Venture debt in the spotlight amid tech downturn, falling valuations

venture

When investor exuberance in tech stocks faded as COVID-19 spending habits petered out and recession predictions grew, the head of the Silicon Valley Bank’s Canadian arm knew what would keep startups going: venture debt.

The loans obtained by early-stage companies from banks and other lenders complement equity investments, but were often overshadowed when valuations surged during the health crisis.

However, venture debt is handy for extending a company’s runway, making it popular as businesses navigate a downturn that has triggered mass layoffs, spending cuts and falling valuations across the sector.

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“Throughout the pandemic, there was a lot less scrutiny. People were raising millions of dollars on not a lot of revenue. I was seeing Series A raises of $50 million, which is kind of unheard of,” said Paul Parisi, who leads the U.S. bank catering to technology companies and venture capitalists. (Data company Briefed.in says the average Series A funding a Canadian company receives is about $16 million.)

“But now without that, we have to sustain their ability to stay in business until the valuations come back a little bit, and it makes sense for both the founder and the venture capital firms to invest in each other.”

Parisi has seen data suggesting valuations for small businesses are down 27 per cent and 70 per cent for larger companies.

Swedish “buy now, pay later” darling Klarna, for example, raised US$800 million in August at a valuation of US$6.7 billion, an 85 per cent decrease from its US$46 billion valuation last year.

Toronto-based Wealthsimple reached a $5 billion valuation last year, when it raised $750 million from stars including rapper Drake and actors Ryan Reynolds and Michael J. Fox.

However, the investing company controlled by Power Corp. of Canada has since seen the holding company drop its valuation of its 24 per cent stake in Wealthsimple to $492 million, down almost 50 per cent from $925 million in March.

With drops like that, Parisi said, “Nobody really wants to raise money.”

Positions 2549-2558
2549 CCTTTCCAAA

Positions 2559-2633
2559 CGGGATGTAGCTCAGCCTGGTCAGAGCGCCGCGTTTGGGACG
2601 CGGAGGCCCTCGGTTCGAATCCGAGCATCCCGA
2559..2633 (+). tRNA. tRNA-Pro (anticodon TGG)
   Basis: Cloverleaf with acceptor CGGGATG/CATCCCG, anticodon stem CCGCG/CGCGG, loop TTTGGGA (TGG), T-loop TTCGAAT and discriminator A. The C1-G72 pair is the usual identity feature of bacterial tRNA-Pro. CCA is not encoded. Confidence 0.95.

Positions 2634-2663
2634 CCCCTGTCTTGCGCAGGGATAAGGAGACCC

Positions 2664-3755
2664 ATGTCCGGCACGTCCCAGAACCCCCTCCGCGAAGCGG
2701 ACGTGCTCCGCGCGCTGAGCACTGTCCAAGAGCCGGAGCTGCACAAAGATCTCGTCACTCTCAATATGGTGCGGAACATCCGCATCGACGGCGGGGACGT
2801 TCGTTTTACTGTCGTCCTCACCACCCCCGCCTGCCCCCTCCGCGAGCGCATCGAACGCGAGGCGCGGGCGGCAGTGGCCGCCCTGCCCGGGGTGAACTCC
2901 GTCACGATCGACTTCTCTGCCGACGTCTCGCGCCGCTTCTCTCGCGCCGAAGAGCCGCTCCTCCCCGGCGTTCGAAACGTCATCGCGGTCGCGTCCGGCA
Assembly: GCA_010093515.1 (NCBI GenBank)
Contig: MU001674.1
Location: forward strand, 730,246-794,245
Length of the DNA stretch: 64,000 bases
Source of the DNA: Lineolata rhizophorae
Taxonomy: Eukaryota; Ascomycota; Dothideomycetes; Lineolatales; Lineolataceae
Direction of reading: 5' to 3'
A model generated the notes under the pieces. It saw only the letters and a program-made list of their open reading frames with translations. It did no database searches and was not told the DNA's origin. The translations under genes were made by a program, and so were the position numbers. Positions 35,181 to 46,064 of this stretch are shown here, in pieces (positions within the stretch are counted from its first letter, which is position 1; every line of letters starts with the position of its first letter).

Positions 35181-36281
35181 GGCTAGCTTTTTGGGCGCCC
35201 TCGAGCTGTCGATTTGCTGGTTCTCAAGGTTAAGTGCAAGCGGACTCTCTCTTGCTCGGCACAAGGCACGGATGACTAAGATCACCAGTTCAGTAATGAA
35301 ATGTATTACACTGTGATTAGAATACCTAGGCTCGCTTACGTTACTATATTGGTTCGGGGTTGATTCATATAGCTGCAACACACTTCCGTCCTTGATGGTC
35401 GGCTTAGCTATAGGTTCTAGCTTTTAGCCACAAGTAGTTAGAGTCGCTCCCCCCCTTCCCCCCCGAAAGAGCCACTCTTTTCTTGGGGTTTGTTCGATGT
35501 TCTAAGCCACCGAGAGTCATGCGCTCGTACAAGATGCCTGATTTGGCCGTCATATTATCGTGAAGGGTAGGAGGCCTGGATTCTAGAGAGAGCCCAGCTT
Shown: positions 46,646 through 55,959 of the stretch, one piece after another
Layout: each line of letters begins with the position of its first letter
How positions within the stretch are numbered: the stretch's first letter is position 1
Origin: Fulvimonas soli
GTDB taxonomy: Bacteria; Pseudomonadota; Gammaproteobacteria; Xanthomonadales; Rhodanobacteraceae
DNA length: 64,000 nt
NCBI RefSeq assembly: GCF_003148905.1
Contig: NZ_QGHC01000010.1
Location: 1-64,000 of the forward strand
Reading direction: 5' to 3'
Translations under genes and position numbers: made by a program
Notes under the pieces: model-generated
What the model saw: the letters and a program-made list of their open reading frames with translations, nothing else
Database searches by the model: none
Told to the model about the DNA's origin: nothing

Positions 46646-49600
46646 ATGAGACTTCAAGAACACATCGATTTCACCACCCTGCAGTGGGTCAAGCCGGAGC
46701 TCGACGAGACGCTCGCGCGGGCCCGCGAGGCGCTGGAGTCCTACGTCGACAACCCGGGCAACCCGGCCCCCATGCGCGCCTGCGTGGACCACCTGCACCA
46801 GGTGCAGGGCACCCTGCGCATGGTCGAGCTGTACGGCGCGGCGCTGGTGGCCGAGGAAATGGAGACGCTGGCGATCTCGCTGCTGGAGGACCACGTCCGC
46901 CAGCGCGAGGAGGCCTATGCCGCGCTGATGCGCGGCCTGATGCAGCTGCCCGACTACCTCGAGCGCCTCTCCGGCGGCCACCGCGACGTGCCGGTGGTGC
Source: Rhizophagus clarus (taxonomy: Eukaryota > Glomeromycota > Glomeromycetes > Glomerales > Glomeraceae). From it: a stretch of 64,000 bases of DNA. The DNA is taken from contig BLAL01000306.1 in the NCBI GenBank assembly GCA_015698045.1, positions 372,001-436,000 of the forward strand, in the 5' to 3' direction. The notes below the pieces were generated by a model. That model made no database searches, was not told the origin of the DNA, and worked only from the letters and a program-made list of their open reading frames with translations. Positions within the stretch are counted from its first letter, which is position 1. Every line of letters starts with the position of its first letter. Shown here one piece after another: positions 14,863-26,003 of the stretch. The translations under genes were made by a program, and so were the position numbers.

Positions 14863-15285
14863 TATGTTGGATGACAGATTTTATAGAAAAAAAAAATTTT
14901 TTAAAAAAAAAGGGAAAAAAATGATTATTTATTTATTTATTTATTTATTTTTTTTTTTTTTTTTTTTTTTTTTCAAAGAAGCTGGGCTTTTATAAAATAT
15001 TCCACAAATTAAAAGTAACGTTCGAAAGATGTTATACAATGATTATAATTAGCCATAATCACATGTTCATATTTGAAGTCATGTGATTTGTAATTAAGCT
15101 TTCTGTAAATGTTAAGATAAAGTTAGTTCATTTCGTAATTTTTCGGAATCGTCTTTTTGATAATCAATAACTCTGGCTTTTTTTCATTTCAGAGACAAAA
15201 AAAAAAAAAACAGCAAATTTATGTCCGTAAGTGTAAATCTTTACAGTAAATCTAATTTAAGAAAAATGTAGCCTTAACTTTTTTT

But for many its unavoidable. Some need to drum up cash to survive the current market and others are keen to have money on hand because industry heavyweights like Y Combinator, a U.S. startup accelerator that championed Airbnb and Dropbox, recommend companies strive for “default alive” status, when revenues will cover expenses before cash runs out.

Venture debt winds up being attractive because it delivers capital and helps companies save face.

“You don’t want to have your company worth $100 million and raise money against that $100 million valuation and then three months later or six months later, raise for half that amount,” Parisi said.

“But you still need money to run your business … and there’s not a lot of places to turn right now … so a lot of people are turning to venture debt.”

PitchBook, a Seattle data company, found U.S. venture debt deals, which have exceeded US$30 billion annually in the past few years, notched more than 1,900 deals totaling US$22.4 billion by the end of September.

The Canadian Venture Capital and Private Equity Association (CVCA) found venture debt given to Canadian companies made up $317 million across 62 deals in the first half of 2022 alone, putting the country on track to break its previous record.

“We’re almost at 90 per cent of what was deployed last year and I don’t think it’s surprising at all,” said Kim Furlong, CVCA’s chief executive.

“When the value of your company is not as high as it was last year and you’re looking for financing, it may make more sense for an entrepreneur to look at debt versus looking at equity because your investor has a better deal.”

Before the downturn, the Silicon Valley Bank would offer venture debt to companies on top of their raise. Their venture debt was typically between 30 and 50 per cent of the amount raised, said Parisi.

However, when valuations were soaring beyond a startup’s desired raise during the health crisis, few needed to rely on that cash.

“So a lot of people were sitting on the sidelines,” said Parisi.

“Now, people have figured out or unfortunately are realizing that ‘I’m probably going to have to use my debt to extend my run, so I don’t have to raise again when the value of my company is low.'”

Chris Albinson, chief executive at Waterloo, Ont. innovation hub Communitech, has noticed this logic playing out among companies that didn’t have much of a runway headed into the year or raise money ahead of the downturn.

Mezzanine debt, favoured by larger firms because it allows lenders to convert debt to equity in the event of a default and often after venture capitalists and senior lenders are paid, is also being considered more, he said.

But he reminds founders that debt isn’t a good option for every startup.

“If your fundamentals aren’t strong, debt can be a super dangerous way to finance a business,” he said.

“It’s kind of like taking out a mortgage on your house and if you miss the mortgage payments for whatever reason, the bank can own your house, so debt can be tricky and has other elements to it that you need to be thoughtful about.”

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